Many outflow cones from active nuclei have been presented in the literature. However, the methods of observation have differed. The draw-back of long slit measurements is the general lack of homogeneous spatial coverage and the great demand on observing time. The disadvantage of Fabry-Perot methods is the difficulty to detect faint emission, e.g. in extended line wings, and to compare line strengths. The modern 3-D spectrographs now developed for large telescopes should substantially improve the situation. Also, the modelling of these outflow cones has been very different from case to case. As an example we may mention the model worked out in detail for the high excitation gas in the Seyfert 2 galaxy NGC 7582 by Morris et al. (1985), where the approach differs fundamentally from the one applied for NGC 1365. It would be of great advantage for the understanding of these outflow high-excitation cones if the observations and the modelling were done in comparable ways for a number of galaxies.

We do not know for certain whether to classify the nucleus of NGC 1365 as a low luminosity AGN and to what degree it is obscured by intervening dust. It would be important to get a spectrum covering a large wavelength range with high spatial resolution of the nucleus itself to hopefully get the extinction, the luminosities in various emission lines, the total luminosity, and the shape of the continuum in order to compare this nucleus with other Seyfert nuclei.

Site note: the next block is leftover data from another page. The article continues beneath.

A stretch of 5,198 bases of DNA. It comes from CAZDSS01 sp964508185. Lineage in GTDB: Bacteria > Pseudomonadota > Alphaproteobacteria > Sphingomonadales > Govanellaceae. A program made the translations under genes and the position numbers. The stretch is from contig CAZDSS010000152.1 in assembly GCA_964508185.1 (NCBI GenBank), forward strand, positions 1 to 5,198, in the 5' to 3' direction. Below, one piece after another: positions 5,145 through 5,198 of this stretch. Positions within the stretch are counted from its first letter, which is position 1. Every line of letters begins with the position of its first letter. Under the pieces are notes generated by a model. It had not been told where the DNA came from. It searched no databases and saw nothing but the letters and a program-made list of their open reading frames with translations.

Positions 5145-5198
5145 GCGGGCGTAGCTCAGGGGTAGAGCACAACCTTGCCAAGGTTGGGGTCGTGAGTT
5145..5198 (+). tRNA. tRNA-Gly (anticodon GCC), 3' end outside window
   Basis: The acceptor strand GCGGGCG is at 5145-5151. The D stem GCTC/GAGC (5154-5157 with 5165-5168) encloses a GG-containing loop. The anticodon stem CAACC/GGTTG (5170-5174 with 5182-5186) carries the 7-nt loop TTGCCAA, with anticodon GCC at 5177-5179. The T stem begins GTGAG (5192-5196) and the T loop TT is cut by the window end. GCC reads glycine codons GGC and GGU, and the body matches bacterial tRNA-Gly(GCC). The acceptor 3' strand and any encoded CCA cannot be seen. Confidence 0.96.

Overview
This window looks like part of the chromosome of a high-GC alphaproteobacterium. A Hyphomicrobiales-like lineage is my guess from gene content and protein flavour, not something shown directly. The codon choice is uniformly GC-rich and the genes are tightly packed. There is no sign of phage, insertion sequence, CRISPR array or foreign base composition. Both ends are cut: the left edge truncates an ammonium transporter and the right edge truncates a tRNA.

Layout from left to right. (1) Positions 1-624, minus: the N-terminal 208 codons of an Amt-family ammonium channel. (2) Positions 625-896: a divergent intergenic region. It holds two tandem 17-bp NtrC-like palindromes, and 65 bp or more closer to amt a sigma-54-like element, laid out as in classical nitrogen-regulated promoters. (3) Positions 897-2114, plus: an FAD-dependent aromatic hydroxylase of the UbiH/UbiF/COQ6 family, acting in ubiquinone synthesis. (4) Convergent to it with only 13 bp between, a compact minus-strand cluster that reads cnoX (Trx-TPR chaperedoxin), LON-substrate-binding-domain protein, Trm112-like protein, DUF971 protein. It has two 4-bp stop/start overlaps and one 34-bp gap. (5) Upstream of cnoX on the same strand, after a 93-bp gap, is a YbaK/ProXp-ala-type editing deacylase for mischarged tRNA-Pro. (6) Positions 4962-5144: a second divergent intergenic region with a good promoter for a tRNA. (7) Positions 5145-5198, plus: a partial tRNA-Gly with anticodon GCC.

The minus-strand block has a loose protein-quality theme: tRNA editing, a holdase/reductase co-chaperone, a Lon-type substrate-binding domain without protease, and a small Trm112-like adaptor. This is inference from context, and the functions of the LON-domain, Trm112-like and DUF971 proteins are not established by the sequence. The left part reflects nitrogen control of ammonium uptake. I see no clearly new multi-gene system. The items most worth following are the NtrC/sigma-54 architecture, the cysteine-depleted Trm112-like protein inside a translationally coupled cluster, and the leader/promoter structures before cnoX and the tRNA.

The distribution of populations in NGC 1365 is not sufficiently known. Most CCD images in the optical region are not absolutely calibrated. Adequate photometry (performed with suitable focal reducer) would permit analysis of the nuclear bulge, lens or bar, population analysis over selected regions, improved mass/luminosity determinations and photometry of faint outer regions. It would be of interest to try to identify planetary nebulae and ordinary old globular clusters in the galaxy, not only to trace these populations but also to compare these distance indicators against distances given by Cepheids.

Finally, concentrating studies, involving observations over a wide range of wavelength bands, as well as simulations, on a single galaxy gives the possibility to relate different phenomena and reach a global scenario consistent with observations. Ideally, this should be undertaken in a systematic way for a number of selected galaxies.



My thanks are due to Rainer Beck and V. Shoutenkov for permission to publish the results shown in Fig. 7, to Massimo Tarenghi and Alan Moorwood for providing Figs. 5 and 29 respectively, to S. Jörsäter, M. Näslund and J.J. Hester for permission to publish Fig. 4, and to Claus Madsen and Hans Hermann Heyer for producing Figs. 1 and 2 from ESO photographic plates. Further, I am grateful to Claes Fransson, Maja Hjelm, Helmuth Kristen, Per Lindblad, Aage Sandqvist and Lodewijk Woltjer for critically reading the manuscript and for constructive discussions.